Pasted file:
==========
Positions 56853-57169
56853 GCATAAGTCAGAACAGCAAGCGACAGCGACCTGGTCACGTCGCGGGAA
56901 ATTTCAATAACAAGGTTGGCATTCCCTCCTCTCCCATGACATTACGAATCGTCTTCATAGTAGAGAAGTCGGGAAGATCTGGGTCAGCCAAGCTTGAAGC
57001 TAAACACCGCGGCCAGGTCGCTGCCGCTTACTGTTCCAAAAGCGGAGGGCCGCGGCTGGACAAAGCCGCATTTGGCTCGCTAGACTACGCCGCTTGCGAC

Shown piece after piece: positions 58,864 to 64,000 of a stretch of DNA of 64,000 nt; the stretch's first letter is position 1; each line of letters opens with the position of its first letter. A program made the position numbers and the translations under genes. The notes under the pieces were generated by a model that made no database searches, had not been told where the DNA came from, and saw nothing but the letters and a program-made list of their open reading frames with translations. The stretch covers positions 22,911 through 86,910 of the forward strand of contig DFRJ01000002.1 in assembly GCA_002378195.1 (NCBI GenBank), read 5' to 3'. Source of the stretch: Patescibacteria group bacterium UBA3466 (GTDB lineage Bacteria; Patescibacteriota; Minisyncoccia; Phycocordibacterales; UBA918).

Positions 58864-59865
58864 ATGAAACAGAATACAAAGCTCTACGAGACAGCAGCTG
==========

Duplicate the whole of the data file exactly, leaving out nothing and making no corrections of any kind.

Positions 56853-57169
56853 GCATAAGTCAGAACAGCAAGCGACAGCGACCTGGTCACGTCGCGGGAA
56901 ATTTCAATAACAAGGTTGGCATTCCCTCCTCTCCCATGACATTACGAATCGTCTTCATAGTAGAGAAGTCGGGAAGATCTGGGTCAGCCAAGCTTGAAGC
57001 TAAACACCGCGGCCAGGTCGCTGCCGCTTACTGTTCCAAAAGCGGAGGGCCGCGGCTGGACAAAGCCGCATTTGGCTCGCTAGACTACGCCGCTTGCGAC

Shown piece after piece: positions 58,864 to 64,000 of a stretch of DNA of 64,000 nt; the stretch's first letter is position 1; each line of letters opens with the position of its first letter. A program made the position numbers and the translations under genes. The notes under the pieces were generated by a model that made no database searches, had not been told where the DNA came from, and saw nothing but the letters and a program-made list of their open reading frames with translations. The stretch covers positions 22,911 through 86,910 of the forward strand of contig DFRJ01000002.1 in assembly GCA_002378195.1 (NCBI GenBank), read 5' to 3'. Source of the stretch: Patescibacteria group bacterium UBA3466 (GTDB lineage Bacteria; Patescibacteriota; Minisyncoccia; Phycocordibacterales; UBA918).

Positions 58864-59865
58864 ATGAAACAGAATACAAAGCTCTACGAGACAGCAGCTG